11. Invest in some chickens!! ha ha, seriously though, they have been a great investment for us, they lay every day. We have 21 fresh free range eggs a week, with the yellowest yolks I’ve ever seen. I am saving about £2 a week on eggs. A tiny amount, I know, but we have got 3 great fun little pets who are easy to keep and who earn their keep. I now bake much more than I used to – which also saves us money and still allows us yummy treats. Honestly, once you taste your own eggs, you will never want shop bought again. You can literally have a boiled egg a few minutes after it’s been laid. They don’t come much fresher than that.
12. GYO – Grow your Own. We are fortunate that our house had an already established small orchard with apples, cherries, raspberries, blackcurrants and rhubarb. However, I decided this year in an attempt to save some money and also for the fun and experience for my toddler that we would grow some veggies. We are currently cultivating lettuce, mixed salad leaves, onions, cauliflower, broccoli and a variety of herbs. There is something enormously satisfying about eating your own vegetables and of course they taste a million times better than any shop bought veg.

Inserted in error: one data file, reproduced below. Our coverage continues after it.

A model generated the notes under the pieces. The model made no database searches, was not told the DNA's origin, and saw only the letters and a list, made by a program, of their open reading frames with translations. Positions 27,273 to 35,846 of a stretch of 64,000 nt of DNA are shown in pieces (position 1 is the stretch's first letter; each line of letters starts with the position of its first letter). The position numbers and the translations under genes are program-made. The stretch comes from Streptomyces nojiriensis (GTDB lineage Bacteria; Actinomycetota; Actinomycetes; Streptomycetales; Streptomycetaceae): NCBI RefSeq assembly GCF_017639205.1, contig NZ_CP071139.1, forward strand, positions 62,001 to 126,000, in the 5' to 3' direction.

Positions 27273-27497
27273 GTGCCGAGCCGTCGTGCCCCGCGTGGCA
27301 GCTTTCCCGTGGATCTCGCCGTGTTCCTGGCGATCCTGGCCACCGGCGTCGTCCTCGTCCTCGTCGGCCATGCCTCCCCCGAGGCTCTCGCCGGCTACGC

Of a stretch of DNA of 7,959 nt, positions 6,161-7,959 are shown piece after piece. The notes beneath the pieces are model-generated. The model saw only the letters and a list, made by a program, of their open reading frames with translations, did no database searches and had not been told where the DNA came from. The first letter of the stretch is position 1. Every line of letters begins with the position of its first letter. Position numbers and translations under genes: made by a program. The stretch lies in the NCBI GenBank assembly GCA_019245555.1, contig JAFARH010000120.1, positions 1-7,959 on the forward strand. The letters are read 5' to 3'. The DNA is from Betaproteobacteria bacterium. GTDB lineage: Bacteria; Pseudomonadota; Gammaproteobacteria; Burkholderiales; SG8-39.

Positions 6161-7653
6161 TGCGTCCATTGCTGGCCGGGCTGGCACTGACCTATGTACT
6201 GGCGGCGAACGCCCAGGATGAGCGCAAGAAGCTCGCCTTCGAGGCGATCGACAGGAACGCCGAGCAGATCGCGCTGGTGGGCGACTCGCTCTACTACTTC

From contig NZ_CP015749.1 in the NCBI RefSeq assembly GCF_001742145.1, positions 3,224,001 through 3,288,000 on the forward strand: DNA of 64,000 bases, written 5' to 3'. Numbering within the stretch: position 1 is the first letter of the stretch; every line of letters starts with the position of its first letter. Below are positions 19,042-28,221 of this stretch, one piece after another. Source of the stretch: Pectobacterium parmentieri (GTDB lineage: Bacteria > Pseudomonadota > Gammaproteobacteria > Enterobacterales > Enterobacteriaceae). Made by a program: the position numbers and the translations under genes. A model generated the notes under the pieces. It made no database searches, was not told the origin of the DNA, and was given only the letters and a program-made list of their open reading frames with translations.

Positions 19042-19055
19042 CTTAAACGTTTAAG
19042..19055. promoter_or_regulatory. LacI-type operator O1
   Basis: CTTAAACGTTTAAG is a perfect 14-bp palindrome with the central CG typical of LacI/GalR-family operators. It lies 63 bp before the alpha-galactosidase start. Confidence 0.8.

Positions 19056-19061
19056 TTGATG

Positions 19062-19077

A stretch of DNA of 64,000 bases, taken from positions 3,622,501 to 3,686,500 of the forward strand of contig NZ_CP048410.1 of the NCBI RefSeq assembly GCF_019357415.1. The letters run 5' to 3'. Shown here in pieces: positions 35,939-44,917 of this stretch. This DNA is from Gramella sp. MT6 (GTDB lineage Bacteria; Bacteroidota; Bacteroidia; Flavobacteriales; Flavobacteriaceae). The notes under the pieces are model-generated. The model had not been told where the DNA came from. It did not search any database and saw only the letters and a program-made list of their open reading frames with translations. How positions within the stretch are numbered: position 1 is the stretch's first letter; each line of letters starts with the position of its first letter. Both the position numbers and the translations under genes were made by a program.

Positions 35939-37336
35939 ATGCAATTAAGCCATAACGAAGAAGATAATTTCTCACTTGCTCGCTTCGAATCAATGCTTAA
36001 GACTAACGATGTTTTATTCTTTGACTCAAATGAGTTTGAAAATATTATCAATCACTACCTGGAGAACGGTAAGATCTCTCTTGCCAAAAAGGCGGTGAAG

Even if you don’t have a garden or you’re not particularly green fingered, I’d still encourage you to give it a go. I didn’t relish the thought of digging and creating a vegetable garden, I simply don’t have the time nor the energy anymore! So I decided to create raised veg beds. You can buy flat packed kits, however, these are expensive and in my opinion defeat the purpose of saving money. If you are or have access to someone handy then you could buy some inexpensive wood or better still get hold of some reclaimed wood and make your own. Neither of us are particularly good at joinery, so I utilised some pallets that we had. It is really very simple and would fit in small garden or yard, even on a balcony or terrace.